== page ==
The vast majority of drugs used outside of oncology are evaluated in randomized dose-ranging trials to optimize the therapeutic index prior to the pivotal phase III trial. No one would think of dosing a statin or an antibiotic at the highest dose patients could tolerate, especially if that dose resulted in chronic toxicities. In fact, this paradigm is well detailed in global regulatory guidance documents (eg, the U.S. Food and Drug Administration [FDA] Guidance Document entitled “E4 Dose-Response Information to Support Drug Registration1).
Mark J. Ratain, MD, FASCO
Allen S. Lichter, MD, FASCO
However, oncology drugs have historically been given a pass because of the belief that “more is better,” dating back to the genesis of chemotherapy. This belief, although the foundation for the now discarded use of high-dose chemotherapy for breast cancer, is certainly not valid for modern targeted drugs, such as kinase inhibitors and monoclonal antibodies. One should be seeking the optimal dose, the lowest dose that produces the maximum biologic and clinical effect, since once the target is fully inhibited (or the receptor saturated), there is no reason to give a higher dose. Thus, dosing to toxicity is illogical and inconsistent with the principles of clinical pharmacology widely accepted outside of oncology.
We have previously pointed out the multiple opportunities in oncology to reduce prescribing costs—and potentially adverse events as well—through development and implementation of off-label dosing regimens that utilize pharmacologically justified dosing, a concept we have called interventional pharmacoeconomics.2,3 However, there is also an opportunity for the FDA to require that sponsors optimize dosing upfront, either before or soon after approval (ie, as a postmarketing requirement). Although the FDA has done so for several drugs, the vast majority of nonbiologic oncology drugs are developed and approved at their maximally tolerated dose, leading to off-target adverse events that may be fatal (eg, ibrutinib).4,5
Latest Example: Sotorasib in NSCLC
The latest example is sotorasib (previously known as AMG-510), a breakthrough KRAS G12C inhibitor, for which Amgen recently filed a new drug application (NDA) “for the treatment of patients with KRAS G12C–mutated locally advanced or metastatic non–small cell lung cancer (NSCLC), as determined by an FDA-approved test, following at least one prior systemic therapy.” 6 This is indeed an exciting drug, as is a similar drug being developed by Mirati Therapeutics, adagrasib.7
Both drugs were developed as selective irreversible inhibitors of KRAS G12C–mutated tumors, as the drugs bind selectively to the cysteine residue that is present in the mutated tumor alone and has no effect on wild-type KRAS (or on other mutated KRAS proteins).8,9 In other words, the drugs’ target is a mutant protein that does not exist in any normal tissue.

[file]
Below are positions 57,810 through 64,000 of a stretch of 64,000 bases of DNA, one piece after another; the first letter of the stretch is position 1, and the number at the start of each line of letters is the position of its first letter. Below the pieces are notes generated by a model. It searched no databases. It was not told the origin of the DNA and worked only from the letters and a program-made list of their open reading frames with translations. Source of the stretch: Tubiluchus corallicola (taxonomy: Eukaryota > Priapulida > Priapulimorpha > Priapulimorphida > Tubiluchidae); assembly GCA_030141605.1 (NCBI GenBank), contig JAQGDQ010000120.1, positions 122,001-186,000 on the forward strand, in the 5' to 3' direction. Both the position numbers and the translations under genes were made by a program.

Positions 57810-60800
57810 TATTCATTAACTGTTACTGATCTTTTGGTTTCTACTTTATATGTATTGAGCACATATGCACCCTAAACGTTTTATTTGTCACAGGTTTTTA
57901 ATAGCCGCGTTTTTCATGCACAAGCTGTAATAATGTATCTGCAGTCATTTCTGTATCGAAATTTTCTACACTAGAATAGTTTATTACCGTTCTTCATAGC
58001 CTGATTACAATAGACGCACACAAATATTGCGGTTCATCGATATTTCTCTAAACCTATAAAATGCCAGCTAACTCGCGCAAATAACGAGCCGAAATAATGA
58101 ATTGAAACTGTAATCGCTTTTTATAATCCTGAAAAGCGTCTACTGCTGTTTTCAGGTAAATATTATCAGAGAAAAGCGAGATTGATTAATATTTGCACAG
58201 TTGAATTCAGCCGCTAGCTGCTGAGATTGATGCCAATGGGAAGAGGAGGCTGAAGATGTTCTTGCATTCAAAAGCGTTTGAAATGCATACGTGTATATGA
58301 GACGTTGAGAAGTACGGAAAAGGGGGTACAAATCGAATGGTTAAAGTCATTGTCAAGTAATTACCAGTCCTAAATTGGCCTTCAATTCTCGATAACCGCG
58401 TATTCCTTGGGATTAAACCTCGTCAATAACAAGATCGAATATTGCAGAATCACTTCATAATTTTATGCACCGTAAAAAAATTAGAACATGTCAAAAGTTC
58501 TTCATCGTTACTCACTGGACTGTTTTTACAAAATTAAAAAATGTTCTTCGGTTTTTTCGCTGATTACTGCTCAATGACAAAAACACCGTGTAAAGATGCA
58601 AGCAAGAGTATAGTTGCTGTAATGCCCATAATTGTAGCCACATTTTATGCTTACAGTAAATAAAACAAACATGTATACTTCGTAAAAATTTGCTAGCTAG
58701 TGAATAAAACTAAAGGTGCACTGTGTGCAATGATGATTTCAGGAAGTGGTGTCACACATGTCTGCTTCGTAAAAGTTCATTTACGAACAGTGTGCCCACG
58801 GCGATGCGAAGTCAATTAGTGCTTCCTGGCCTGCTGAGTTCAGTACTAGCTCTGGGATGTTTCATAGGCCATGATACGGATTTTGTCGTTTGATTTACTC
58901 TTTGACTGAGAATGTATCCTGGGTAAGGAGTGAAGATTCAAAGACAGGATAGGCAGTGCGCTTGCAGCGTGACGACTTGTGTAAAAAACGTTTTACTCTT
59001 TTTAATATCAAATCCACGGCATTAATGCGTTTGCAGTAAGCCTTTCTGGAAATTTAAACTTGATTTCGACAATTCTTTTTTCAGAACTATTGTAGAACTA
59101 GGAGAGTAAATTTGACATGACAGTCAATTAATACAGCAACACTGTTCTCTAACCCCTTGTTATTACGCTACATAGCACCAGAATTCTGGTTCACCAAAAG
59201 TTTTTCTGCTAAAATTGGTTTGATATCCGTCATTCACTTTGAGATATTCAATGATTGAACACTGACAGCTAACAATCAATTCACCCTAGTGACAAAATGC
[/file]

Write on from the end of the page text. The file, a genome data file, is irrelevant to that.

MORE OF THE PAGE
Despite the exquisite drug discovery effort and compelling preclinical pharmacology, Amgen pursued an historical phase I design aimed at delivering the maximally tolerated dose to patients with KRAS G12C–mutant tumors (primarily NSCLC and colorectal cancer).10 In fact, the protocol utilized a Bayesian logistic regression model aiming to elicit dose-limiting toxicity in 20% to 33% of patients, despite the fact that the drug may be effective without any toxicity whatsoever, given its mutant target; it presciently stated that the starting dose of 180 mg “is expected to be safe as well as potentially efficacious.”
The phase I trial enrolled 129 patients, 85 of whom were treated at 960 mg daily and 6 of whom were treated at the 180-mg dose. At the 180-mg dose, there were three patients with NSCLC, one of whom had a response (with disease progression after 14 months); the other two patients each had less than a partial response but a time to disease progression of 6 to 8 months. The overall response rate for patients with NSCLC was 32%, and there was no evidence of a dose-response relationship.
Furthermore, the Amgen phase I trial mandated dosing under fasting conditions, without any apparent justification, and demonstrated high variability, a finding commonly observed for drugs whose absorption is increased with food.11 Thus, there is no evidence that the dosing regimen used in the Amgen pivotal trial (960 mg daily fasting) is optimal. In fact, it is likely that a much lower dose of the drug administered with food may have a superior therapeutic index.
“One should be seeking the optimal dose, the lowest dose that produces the maximum biologic and clinical effect….”— Mark J. Ratain, MD, FASCO, and Allen S. Lichter, MD, FASCO